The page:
Yet, most insubordination against authority is simply an extension of our cosmic insubordination against God.  We resist any intrusion on our prerogative to be the master of our lives.  All earthly authorities are a distant and very tainted echo of God's authority.  Furthermore, criticism is a reflection of pride; it's a way of saying, "I could do better."

Anyone in leadership eventually experiences a type of insubordination that especially bothersome.  It occurs when subordinates blame the person in authority for something out of the leader's control.  A family trip by car is delayed by traffic from bad weather.  The weather isn't in the parents' control,  but the children grumble against them.  The Chromebooks of a classroom fail to start.  The failure isn't the teachers fault but the students murmur against the teacher.  Distant economic factors cause a business to stall.  The employees blame the supervisors for mismanagement, but the economic realities are outside their control.

The question is really, "Who superintends all the events of our lives?"  When we're insubordinate against earthly authority in a matter that's beyond their control, then on a deeper level we're really grumbling against God.  This is precisely what we see in Exodus 16.  The people blame Moses and Aaron, yet Moses and Aaron correctly pinpoint that the people are criticizing the LORD.

Exodus 16:1-8 Israel set out from Elim . . . and the whole congregation of the people of Israel grumbled against Moses and Aaron in the wilderness, and the people of Israel said to them, "Would that we had died by the hand of the LORD in the land of Egypt, when we sat by the meat pots and ate bread to the full, for you have brought us out into this wilderness to kill this whole assembly with hunger."  . . .  So Moses and Aaron said to all the people of Israel, "For what are we, that you grumble against us? . . . the LORD has heard your grumbling that you grumble against him - what are we? Your grumbling is not against us but against the LORD."

The next time you're tempted to complain against a person in authority ask yourself, "Can this leader really fix the problem?"  If it's outside their control, then you would be wise to hold your tongue because you'll be inadvertently chastising God.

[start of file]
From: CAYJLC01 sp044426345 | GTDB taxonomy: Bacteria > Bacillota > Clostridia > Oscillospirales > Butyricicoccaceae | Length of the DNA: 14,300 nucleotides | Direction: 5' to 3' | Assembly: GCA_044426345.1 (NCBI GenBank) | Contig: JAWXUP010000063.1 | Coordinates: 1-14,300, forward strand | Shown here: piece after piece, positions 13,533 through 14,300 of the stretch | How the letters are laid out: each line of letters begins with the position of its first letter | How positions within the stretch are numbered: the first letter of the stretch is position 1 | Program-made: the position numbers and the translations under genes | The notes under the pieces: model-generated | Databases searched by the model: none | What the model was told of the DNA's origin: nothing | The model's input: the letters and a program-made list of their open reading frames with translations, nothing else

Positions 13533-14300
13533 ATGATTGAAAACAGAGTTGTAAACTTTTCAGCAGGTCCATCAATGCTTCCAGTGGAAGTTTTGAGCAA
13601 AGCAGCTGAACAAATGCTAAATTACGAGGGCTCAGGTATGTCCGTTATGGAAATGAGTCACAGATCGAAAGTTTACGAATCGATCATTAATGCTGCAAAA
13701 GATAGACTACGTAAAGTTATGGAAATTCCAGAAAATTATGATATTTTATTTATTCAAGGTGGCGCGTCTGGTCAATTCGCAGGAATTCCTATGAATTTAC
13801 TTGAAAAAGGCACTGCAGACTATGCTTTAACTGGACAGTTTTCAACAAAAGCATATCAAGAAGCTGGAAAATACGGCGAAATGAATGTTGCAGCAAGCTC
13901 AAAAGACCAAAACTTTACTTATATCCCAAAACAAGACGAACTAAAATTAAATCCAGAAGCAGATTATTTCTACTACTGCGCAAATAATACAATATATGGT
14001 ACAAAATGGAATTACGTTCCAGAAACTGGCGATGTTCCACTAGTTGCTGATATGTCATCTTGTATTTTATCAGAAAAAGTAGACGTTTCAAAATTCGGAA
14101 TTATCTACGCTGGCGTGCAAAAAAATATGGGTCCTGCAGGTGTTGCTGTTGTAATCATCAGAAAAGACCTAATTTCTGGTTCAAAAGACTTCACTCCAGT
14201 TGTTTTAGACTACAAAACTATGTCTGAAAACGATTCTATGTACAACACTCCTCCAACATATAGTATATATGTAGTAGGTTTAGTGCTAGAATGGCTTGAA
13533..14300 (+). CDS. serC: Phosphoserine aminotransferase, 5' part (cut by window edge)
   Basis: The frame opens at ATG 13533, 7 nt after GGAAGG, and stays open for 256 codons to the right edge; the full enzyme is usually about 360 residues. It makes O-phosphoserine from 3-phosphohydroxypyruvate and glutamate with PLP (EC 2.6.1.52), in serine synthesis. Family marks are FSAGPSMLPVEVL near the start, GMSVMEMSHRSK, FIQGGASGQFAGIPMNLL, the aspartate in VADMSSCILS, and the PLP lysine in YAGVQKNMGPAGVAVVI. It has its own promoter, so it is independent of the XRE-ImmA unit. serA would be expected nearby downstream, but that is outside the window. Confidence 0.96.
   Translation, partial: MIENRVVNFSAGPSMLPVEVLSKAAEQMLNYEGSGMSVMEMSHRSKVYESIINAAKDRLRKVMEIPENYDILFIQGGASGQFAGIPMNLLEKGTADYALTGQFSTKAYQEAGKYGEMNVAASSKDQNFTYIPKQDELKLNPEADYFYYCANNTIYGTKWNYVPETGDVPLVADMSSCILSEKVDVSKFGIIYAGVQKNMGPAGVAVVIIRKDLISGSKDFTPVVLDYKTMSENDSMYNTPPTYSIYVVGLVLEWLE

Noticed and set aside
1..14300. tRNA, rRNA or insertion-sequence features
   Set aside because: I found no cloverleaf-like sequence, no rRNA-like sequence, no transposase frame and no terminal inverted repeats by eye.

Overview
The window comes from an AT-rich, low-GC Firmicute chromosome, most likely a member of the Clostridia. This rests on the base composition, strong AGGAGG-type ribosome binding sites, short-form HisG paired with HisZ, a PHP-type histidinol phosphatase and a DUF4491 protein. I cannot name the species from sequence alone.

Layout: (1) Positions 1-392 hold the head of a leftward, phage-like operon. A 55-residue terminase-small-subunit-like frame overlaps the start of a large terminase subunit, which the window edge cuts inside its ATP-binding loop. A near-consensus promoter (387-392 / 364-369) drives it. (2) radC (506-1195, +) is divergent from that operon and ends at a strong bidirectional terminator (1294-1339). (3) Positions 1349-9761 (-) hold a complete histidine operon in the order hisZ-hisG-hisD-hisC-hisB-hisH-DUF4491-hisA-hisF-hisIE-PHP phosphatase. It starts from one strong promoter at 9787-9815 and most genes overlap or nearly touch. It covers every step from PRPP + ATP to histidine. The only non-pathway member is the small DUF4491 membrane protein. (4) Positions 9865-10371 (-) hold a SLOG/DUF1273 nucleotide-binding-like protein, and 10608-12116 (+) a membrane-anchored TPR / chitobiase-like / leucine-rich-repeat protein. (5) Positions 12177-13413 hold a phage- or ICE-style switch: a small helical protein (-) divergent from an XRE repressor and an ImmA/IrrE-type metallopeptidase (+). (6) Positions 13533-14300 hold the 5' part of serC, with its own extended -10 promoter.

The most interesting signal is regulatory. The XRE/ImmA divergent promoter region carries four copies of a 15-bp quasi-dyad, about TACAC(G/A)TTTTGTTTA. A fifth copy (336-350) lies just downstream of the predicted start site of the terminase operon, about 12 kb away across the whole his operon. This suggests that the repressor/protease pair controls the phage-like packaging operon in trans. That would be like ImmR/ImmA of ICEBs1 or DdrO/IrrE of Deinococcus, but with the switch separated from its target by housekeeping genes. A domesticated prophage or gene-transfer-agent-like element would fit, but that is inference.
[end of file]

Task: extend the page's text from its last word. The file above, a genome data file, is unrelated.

Furthermore, because God has already exhibited His love at Calvary, then we can trust that whatever disappointments, annoyances, or set backs that we experience are actually gifts of His love.  A mature faith sees all pleasures and disappointments equally as gifts of God's love.  A mature faith will even rise to worship and thank God for a sharp disappointments.

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A reason to worship Jesus /our-blog/a-reason-to-worship-jesus/ /our-blog/a-reason-to-worship-jesus/ Thu, 27 Sep 2018 04:00:00 +0000 "One of the heavy costs of discipleship, I suspect, is not what my discipleship costs me, but what my discipleship (i.e. the discipleship that I’ve received) has cost others in the way of pain." C. John Miller, The Heart of a Servant... Matthew Roberts "One of the heavy costs of discipleship, I suspect, is not what my discipleship costs me, but what my discipleship (i.e. the discipleship that I’ve received) has cost others in the way of pain."

C. John Miller, The Heart of a Servant Leader: Letters from Jack Miller, (Phillipsburg, NJ: P&R, 2004) p. 172.

A parent knows the painful toil of disciplining a wayward child.  It taxes the parents' time, emotional strength, and relational energy to form the child's character.  The child will flourish to the degree the parent is willing to suffer on their behalf.

The same principle applies in spiritual formation.  In order for a young believer to be fashioned after Jesus Christ, an older believer must walk alongside the younger one and provide training, correction, and at times a painful rebuke.  The younger believer will mature to the degree the older believer is willing to suffer for them.  

This principle is at work on an incalculable scale in the Gospel.  Jesus Christ is the true shepherd who lays down his life for His sheep.  He didn’t experience merely a tax on his time, emotional strength, and relational energy.  He incarnated in weakness, poverty, and ignominy.  He was condemned, spit upon, derided, and hung from a Roman gibbet. Far worse than this, He was severed from the Father.  He experienced the Father’s righteous indignation for our sin.  Yet, Jesus did it all gladly in love for us.